In the two weeks leading up to Tahlia Stoveld’s death in May last year, her mother and grandmother were desperately trying to reach out to mental health professionals to find her help.
Tahlia, who had experienced mental health issues in the past, was displaying signs that deeply concerned her family members.
Despite their constant attempts to source Tahlia help and reduce the risks associated with her mental health vulnerabilities her mum Lisa Chatwin said help was not made available or was inadequate.
“Tahlia was clearly disorganised, disorientated and was displaying disassociated behaviours and actions, yet no mental health clinicians identified her vulnerabilities, the red flags of depression or the obvious abnormal behaviours.”
Ms Chatwin is now pushing for a coronial inquest to look into the “systematic failings” and circumstances which led to Tahlia’s death hoping it will lead to change in a system that failed to help her daughter.
“It is about highlighting how inadequate the system is. What is accepted as norm is not acceptable, and the way people are treated in the system and family members is so humiliating,” she said.
“It is not acceptable for me to be grieving the loss of my daughter knowing this was a situation which was beyond my control and could have been resolved with a positive outcome.
“Tahlia needed help and she did not get it, as a family we needed help and we did not get it. She was may daughter and she was loved, she was a really valued member of our family.
“There was a two week timeframe when her mental health was unravelling and we tried to intervene.”
During those two weeks her family were told by Tahlia’s partner that her medication had changed. Tahlia wanted her family to care for her son because she was not coping and went missing.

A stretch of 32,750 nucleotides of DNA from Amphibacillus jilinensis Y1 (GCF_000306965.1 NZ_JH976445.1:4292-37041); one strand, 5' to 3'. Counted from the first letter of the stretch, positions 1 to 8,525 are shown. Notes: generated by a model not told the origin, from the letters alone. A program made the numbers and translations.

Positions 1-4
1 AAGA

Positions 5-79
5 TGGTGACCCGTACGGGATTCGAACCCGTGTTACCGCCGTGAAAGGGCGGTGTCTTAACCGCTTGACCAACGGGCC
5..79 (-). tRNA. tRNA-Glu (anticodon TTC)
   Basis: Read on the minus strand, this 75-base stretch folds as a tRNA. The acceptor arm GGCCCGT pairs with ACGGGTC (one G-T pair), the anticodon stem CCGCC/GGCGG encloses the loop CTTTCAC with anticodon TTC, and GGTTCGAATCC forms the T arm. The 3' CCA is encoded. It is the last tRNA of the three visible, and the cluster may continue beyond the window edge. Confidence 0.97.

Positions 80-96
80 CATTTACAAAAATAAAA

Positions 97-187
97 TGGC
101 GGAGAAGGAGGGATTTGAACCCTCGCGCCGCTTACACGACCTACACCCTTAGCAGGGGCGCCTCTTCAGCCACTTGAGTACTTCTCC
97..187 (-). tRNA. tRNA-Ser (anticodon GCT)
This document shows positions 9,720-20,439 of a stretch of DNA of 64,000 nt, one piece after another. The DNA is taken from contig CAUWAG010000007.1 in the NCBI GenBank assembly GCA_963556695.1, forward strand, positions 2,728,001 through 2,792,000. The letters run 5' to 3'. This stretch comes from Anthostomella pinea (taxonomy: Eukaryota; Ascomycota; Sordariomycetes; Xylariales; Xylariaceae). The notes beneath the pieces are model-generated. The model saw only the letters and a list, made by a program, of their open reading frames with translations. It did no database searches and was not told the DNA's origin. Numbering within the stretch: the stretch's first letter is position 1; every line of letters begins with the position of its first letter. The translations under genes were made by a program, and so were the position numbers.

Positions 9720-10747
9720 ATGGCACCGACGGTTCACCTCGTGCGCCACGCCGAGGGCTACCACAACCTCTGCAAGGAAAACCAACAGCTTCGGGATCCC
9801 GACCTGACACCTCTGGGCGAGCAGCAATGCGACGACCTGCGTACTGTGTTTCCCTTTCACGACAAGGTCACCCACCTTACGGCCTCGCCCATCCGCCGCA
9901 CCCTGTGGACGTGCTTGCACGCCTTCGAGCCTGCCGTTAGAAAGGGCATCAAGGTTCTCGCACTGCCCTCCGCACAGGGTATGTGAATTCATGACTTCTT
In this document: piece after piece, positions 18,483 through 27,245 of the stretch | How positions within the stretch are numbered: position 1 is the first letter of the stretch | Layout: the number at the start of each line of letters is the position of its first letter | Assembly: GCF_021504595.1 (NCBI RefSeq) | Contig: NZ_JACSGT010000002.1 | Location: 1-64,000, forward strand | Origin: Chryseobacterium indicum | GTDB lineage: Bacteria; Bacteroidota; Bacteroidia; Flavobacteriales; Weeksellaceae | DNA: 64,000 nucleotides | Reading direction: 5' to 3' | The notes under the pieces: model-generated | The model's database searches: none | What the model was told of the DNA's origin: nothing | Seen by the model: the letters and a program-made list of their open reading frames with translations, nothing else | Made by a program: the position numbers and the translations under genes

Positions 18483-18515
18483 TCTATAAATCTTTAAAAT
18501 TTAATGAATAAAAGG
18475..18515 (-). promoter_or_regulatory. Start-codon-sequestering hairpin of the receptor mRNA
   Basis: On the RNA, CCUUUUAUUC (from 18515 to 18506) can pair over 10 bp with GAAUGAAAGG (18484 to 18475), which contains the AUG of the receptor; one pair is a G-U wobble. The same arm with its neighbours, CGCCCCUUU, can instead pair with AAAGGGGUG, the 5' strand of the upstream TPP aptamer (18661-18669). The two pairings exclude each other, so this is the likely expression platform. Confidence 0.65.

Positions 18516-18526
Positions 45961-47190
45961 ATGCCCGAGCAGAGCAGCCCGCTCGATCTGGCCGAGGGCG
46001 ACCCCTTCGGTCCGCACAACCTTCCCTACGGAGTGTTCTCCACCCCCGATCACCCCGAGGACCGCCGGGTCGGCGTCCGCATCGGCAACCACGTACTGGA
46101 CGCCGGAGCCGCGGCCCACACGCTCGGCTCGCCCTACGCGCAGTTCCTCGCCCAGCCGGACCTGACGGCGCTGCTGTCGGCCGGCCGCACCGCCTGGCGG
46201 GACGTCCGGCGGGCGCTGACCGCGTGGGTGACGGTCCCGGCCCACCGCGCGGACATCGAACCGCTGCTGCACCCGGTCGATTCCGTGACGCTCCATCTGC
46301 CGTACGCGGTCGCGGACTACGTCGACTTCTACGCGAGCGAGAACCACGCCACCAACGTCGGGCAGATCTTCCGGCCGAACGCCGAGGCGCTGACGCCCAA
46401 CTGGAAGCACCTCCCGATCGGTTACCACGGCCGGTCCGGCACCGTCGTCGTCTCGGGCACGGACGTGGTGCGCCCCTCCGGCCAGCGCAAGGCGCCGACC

Tahlia contacted her mother distressed and confused. Her mum arranged for her grandmother to pick Tahlia and her son up and made the frantic dash to Perth to be with them.
The next day she was missing. Her family, along with her partner, had both reported Tahlia as a missing person to police.
Tahlia was located in the early morning the following day, a friend contacted the family to tell them Tahlia had been taken to an emergency department.
For the next day Tahlia was left on a trolley in the hallways of a hospital while she waited for a bed to become available at Graylands Hospital.
Ms Chatwin said the families pleas to hospital staff to admit Tahlia as an involuntary patient were not met, they were told it was likely a psychiatrist would assess her as competent.
Throughout those two weeks calls were made to clinicians to have Tahlia assessed and attempts were made with police to list her as a missing person around the time she died.
“Tahlia had been confused and her thoughts were clearly disorganised earlier in the day and she was displaying anti-social, unstable behaviour,” Ms Chatwin said.
“Tahlia was not interested in engaging with her son and did not want to see him, which was an indicator of disassociative behaviour.
“Her mental health had been breaking down over several weeks and was escalating, yet nobody appeared concerned or had the skills to identify Tahlia’s mental health vulnerabilities or identify the depression and potential suicide red flags.”
On the day Ms Chatwin found out her daughter had passed, she had to persuade police to list her daughter as a missing person. About three hours later she received the devastating phone call to inform her that Tahlia had died the night before.
Mental health and suicide prevention advocate
Alison Xamon MLC is a mental health and suicide prevention advocate who has worked as the president of the WA Association for Mental Health, vice-chair of Community Mental Health Australia, and sat on the board of Mental Health Australia.
She said there was no question that Ms Chatwin was failed by the system and had unfortunately heard from many families that their concerns were not taken seriously.
While there were people who navigated their way through the mental health sector with success, Ms Xamon said the effects of failure could be catastrophic, as was the case with Tahlia.
“What we have here is a woman who was clearly in distress with a number of different people around her that had information which needed to be taken into account,” she said.